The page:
BMC by Annalijn I. Conklin and Christopher G. Richardson 16 July 2018
Depression is a common psychological disorder that affects 121 million people worldwide and is the leading cause of disability when measured by years lived with disability (YLDs). Rising rates of depression diagnoses among youth, with about 20% experiencing depression before adulthood, have led many counties to prioritize initiatives that enhance prevention, early identification, and treatment efforts.
Depression causes persistent feelings of sadness and loss of interest in activities of daily living, impacting overall health and wellbeing. The common misinterpretation of depressed states as transient “normal” phases of adolescence combined with widespread stigma have contributed to the current situation where the vast majority of depressed youth are not being treated.
The development of depression among youth can lead to substance (mis)use, decreased quality of life and suicide. Furthermore, young people who experience depression are also at increased risk of having poor health and economic outcomes in adulthood.
Factors that increase the risk of depression in young people include abuse and neglect, chronic physical illness, family history of mental illness, other mental health problems and the experience of stressful life events. It has also been found that female youth develop depression twice as often as young men, although some of this difference is due to the way researchers ask questions when determining symptoms of depression.
But what about sleep?
Sleep is essential for health and proper sleep for young people is critical for proper growth and it it is recommended that young people aged 13-18 years sleep 8 to 10 hours per night. Yet, getting enough sleep is not commonly talked about as a potential determinant of youth depression.
Adolescence is a critical period of development that is marked by substantial reductions to slow wave and rapid eye movement sleep, increases in sleep disturbance, a circadian shift to an evening chronotype and a shortening of total duration of sleep. These neuro-endocrine changes often lead to young people lacking adequate amounts of total sleep. negative consequences of sleep deprivation include mood disturbances, poor academic performance, weight gain, increased food intake, substance use and other poor health behaviors.
The relationship between short sleep (i.e. poor quantity) and depression in young people has not been well studied. Although some investigators have used prospective study designs that allow for some inference about causality, the majority of work in this area involves cross-sectional designs which measure both sleep deprivation and depression at the same point in time so there is no way to know if disrupted sleep precedes the emergence of depression.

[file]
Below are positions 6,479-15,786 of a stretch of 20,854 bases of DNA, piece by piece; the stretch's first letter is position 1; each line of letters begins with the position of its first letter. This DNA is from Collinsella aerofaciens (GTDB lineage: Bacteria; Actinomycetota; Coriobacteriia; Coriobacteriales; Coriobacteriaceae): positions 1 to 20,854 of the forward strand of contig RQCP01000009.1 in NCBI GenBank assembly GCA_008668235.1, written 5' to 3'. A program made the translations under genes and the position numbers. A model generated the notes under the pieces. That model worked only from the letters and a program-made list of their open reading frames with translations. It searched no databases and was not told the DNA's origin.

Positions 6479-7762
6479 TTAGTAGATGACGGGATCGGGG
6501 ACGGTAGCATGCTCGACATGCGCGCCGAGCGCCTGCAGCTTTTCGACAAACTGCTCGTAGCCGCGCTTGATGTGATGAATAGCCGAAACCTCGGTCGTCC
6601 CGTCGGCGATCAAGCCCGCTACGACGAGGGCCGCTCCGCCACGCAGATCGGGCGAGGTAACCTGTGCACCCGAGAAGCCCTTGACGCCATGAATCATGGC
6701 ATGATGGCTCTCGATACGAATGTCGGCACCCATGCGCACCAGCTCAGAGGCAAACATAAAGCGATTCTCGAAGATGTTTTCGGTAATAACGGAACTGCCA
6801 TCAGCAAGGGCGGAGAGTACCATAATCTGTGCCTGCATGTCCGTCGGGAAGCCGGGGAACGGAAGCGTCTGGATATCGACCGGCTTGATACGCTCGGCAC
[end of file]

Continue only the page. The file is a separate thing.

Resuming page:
Even the studies that are somewhat better designed to assess causality frequently measure sleep problems only once and then follow people over time to identify risk of developing depression. Although not conclusive, the results of these types of studies suggest that short sleep duration precedes depression in young people but not the reverse.
None of the existing studies look at gender differences despite the fact that women and men are known to differ in the developmental course of depression, and they also experience distinct risk factors that are known to influence depression because of their biology and social status.
We wanted to fill this gap in evidence using data that was collected multiple times from a large group of young people in British Columbia (BC), Canada. We used answers that young people gave to questions about their sleep and awake times to determine whether they were sleep deprived and we calculated this at three time points, roughly 6 months apart.
This design allowed us to determine the extent to which they were chronically sleep deprived. We used this information to study the cumulative effect of chronic sleep deprivation (compared to occasional or no history of sleep deprivation) on the risk of depression from a gender perspective.
Our hypothesis was that chronic sleep deprivation, defined as less than 8 hours per weeknight, would be linked to higher depression levels, and that the relationship would vary between young women and young men.
Our results showed that cumulative sleep deprivation in young women was linked to higher depression scores at the study follow-up, but there was no clear relationship among young men. The size of the effect we found was initially medium when we used simple statistical models of the relationship; however, it was smaller when we also accounted for a number of the factors that are known to influence both depression and sleep.
Our work adds new evidence on the role of repeated sleep deprivation in young people on their risk of depression and how the effect differs by gender. We believe this is an important area of research that needs more attention, both in terms of thinking about these relationships and in terms of measuring them in a rigorous way.
We think it is important for young women to be supported in achieving the recommended amount of sleep as a potentially important way of promoting mental health among young people.
Annalijn I. Conklin is a Scientist, Centre for Health Evaluation and Outcome Sciences, Providence Healthcare Research Institute, and an Assistant Professor in the Faculty of Pharmaceutical Sciences at the University of British Columbia.